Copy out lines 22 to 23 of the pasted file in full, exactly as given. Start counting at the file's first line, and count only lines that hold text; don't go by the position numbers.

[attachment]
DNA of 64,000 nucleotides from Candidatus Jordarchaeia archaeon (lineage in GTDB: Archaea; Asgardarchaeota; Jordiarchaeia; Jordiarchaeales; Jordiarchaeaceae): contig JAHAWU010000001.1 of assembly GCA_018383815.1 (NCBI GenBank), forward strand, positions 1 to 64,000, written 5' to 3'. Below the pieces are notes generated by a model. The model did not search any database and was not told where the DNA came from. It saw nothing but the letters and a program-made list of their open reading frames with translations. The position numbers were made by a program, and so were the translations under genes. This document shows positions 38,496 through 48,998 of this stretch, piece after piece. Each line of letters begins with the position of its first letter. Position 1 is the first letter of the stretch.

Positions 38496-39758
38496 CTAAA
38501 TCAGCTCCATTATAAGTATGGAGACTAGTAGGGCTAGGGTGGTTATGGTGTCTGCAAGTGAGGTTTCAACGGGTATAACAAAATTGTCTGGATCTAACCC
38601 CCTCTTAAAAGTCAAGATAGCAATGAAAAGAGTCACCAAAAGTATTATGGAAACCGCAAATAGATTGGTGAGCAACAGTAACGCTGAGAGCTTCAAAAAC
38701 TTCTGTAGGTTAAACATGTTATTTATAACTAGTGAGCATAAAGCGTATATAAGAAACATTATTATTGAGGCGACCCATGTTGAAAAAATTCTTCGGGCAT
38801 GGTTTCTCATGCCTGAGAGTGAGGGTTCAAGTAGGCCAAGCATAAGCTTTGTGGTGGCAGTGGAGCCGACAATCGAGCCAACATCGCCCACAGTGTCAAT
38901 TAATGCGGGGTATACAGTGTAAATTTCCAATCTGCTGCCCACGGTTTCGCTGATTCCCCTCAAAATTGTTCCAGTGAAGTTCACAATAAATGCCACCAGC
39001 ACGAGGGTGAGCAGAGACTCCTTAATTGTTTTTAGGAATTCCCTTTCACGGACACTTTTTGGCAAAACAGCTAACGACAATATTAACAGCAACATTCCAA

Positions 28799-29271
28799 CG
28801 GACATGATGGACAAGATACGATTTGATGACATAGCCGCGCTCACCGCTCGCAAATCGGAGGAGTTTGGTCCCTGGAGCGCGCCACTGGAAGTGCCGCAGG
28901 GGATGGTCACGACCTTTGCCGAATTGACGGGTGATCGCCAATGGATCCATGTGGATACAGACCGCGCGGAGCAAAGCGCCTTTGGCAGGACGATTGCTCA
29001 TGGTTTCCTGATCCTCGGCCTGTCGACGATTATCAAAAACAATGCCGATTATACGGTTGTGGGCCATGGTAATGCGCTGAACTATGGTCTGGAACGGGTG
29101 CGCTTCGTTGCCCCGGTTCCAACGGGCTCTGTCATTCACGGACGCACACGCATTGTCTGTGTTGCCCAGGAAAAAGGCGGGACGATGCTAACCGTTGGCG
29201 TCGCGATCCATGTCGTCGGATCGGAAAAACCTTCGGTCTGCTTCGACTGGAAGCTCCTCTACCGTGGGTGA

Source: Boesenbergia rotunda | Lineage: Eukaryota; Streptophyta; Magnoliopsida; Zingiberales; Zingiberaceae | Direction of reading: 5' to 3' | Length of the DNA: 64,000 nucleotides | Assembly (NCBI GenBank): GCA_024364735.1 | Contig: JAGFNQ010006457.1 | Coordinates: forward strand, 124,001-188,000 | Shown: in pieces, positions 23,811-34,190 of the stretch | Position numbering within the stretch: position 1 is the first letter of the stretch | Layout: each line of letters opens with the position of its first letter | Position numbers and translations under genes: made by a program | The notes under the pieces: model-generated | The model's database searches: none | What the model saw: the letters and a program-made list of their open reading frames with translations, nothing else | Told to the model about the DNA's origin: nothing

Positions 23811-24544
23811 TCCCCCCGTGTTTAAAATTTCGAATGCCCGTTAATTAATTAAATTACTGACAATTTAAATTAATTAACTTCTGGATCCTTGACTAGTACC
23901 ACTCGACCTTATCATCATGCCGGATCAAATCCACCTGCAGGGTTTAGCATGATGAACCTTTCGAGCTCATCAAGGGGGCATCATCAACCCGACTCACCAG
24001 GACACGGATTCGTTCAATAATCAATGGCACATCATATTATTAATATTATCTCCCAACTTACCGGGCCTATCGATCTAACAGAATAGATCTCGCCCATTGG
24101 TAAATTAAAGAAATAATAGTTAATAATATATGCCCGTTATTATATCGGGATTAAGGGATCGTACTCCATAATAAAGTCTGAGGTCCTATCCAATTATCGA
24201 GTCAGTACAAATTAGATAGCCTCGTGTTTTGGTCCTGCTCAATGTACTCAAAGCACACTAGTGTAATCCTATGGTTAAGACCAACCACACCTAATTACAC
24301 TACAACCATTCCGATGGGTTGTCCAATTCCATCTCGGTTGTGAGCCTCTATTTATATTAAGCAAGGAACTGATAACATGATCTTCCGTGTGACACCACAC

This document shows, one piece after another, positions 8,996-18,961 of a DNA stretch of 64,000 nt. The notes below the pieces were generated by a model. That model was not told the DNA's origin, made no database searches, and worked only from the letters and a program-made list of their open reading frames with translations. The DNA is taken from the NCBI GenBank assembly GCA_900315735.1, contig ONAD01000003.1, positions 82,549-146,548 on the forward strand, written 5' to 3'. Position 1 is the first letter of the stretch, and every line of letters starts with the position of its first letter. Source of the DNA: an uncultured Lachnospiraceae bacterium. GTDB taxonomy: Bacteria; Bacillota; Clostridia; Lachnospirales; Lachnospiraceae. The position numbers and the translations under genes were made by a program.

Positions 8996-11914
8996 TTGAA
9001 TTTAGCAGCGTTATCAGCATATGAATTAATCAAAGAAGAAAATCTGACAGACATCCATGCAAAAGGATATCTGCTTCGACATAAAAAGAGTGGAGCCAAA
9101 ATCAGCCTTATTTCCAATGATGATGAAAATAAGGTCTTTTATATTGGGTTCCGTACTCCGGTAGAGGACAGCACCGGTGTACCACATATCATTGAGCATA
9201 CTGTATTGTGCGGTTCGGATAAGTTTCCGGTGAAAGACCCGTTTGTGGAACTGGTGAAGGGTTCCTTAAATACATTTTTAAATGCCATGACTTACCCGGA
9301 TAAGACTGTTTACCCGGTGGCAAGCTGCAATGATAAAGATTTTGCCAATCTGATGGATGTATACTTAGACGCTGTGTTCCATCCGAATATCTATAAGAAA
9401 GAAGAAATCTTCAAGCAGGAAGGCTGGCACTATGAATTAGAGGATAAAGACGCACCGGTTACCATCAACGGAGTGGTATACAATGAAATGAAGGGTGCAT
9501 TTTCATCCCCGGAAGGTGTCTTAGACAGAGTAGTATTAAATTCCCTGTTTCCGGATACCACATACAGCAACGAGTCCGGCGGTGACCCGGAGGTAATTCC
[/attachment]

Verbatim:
24101 TAAATTAAAGAAATAATAGTTAATAATATATGCCCGTTATTATATCGGGATTAAGGGATCGTACTCCATAATAAAGTCTGAGGTCCTATCCAATTATCGA
24201 GTCAGTACAAATTAGATAGCCTCGTGTTTTGGTCCTGCTCAATGTACTCAAAGCACACTAGTGTAATCCTATGGTTAAGACCAACCACACCTAATTACAC